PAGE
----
Sunday, July 16, 2017

Farewell, George Romero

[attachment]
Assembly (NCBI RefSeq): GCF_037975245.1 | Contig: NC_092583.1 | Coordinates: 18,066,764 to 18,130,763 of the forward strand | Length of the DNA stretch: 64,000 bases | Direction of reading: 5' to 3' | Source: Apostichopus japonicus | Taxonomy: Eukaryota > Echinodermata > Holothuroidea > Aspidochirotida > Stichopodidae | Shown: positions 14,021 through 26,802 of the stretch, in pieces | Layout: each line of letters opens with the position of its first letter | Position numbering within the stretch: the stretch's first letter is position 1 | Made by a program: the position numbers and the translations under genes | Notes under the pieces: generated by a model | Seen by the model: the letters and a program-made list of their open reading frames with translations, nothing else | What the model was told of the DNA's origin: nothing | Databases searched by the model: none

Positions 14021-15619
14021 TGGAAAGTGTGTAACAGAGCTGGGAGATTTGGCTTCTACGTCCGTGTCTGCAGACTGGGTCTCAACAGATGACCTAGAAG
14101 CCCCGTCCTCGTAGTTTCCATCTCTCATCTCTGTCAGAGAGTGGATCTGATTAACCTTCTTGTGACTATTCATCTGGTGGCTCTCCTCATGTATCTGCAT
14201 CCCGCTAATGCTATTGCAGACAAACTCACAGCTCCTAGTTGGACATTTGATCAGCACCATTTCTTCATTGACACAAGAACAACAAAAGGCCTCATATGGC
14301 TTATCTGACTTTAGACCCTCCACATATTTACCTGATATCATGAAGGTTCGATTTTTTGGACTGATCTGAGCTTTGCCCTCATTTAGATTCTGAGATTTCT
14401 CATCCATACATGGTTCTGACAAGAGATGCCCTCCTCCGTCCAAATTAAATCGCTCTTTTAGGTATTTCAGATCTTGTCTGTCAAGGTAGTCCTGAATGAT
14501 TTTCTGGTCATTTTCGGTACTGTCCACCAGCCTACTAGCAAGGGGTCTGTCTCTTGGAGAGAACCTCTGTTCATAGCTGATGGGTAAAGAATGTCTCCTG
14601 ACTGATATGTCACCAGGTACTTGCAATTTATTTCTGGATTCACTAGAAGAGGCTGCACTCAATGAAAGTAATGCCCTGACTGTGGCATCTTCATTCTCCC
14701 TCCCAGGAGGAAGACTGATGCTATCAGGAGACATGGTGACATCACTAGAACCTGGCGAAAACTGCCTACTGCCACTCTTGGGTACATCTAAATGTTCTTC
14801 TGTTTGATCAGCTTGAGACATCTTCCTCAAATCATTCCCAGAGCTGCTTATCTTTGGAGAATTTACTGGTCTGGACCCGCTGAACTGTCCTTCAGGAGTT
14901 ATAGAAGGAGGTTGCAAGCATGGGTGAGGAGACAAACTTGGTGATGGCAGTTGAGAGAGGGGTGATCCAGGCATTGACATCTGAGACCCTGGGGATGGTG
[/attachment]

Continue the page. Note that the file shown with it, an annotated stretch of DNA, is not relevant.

Without him, zombies would still be toiling on sugar plantations instead of swarming urban areas. George A. Romero reinvented the zombie in 1968 with Night of the Living Dead even though the "Z" world is never even whispered in its taut 96 minutes. Romero followed up on his pioneering big-screen-E.C. comic with such sequels as Dawn of the Dead and Day of the Dead, solidifying his legacy as King of the Zombies, but his achievements hardly end with droves of flesh-eating undead. Romero also made vampires human and sympathetic with Martin, horror comics move and breathe with Creepshow, and killer monkeys campy fun with Monkey Shines. He was also the producer of the classic small-screen anthology series Tales from the Darkside and a charming, politically-sharp presence in such documentaries as Midnight Movies. Having died of lung cancer at the age of 77, George Romero's charming personality will be missed but his nerve-wracking film work--much like his favorite monsters-- won't stay dead.
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